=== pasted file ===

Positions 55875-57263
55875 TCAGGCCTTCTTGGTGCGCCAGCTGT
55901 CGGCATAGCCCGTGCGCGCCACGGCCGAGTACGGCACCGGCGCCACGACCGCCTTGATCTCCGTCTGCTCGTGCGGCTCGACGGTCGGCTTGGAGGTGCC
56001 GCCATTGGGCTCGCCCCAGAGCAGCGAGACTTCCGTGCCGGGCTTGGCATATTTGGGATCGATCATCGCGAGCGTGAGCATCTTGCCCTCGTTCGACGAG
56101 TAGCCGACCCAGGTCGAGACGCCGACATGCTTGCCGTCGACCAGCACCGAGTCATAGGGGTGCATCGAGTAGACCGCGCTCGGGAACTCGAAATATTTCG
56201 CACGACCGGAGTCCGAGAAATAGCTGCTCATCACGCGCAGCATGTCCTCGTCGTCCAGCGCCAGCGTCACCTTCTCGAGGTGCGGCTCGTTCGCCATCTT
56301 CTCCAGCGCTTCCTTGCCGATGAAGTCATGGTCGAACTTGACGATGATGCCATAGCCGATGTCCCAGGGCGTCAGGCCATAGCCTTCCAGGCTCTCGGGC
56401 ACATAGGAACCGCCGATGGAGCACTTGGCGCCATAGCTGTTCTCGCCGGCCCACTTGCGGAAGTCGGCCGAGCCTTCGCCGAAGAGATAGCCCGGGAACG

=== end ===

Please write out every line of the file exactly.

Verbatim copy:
Positions 55875-57263
55875 TCAGGCCTTCTTGGTGCGCCAGCTGT
55901 CGGCATAGCCCGTGCGCGCCACGGCCGAGTACGGCACCGGCGCCACGACCGCCTTGATCTCCGTCTGCTCGTGCGGCTCGACGGTCGGCTTGGAGGTGCC
56001 GCCATTGGGCTCGCCCCAGAGCAGCGAGACTTCCGTGCCGGGCTTGGCATATTTGGGATCGATCATCGCGAGCGTGAGCATCTTGCCCTCGTTCGACGAG
56101 TAGCCGACCCAGGTCGAGACGCCGACATGCTTGCCGTCGACCAGCACCGAGTCATAGGGGTGCATCGAGTAGACCGCGCTCGGGAACTCGAAATATTTCG
56201 CACGACCGGAGTCCGAGAAATAGCTGCTCATCACGCGCAGCATGTCCTCGTCGTCCAGCGCCAGCGTCACCTTCTCGAGGTGCGGCTCGTTCGCCATCTT
56301 CTCCAGCGCTTCCTTGCCGATGAAGTCATGGTCGAACTTGACGATGATGCCATAGCCGATGTCCCAGGGCGTCAGGCCATAGCCTTCCAGGCTCTCGGGC
56401 ACATAGGAACCGCCGATGGAGCACTTGGCGCCATAGCTGTTCTCGCCGGCCCACTTGCGGAAGTCGGCCGAGCCTTCGCCGAAGAGATAGCCCGGGAACG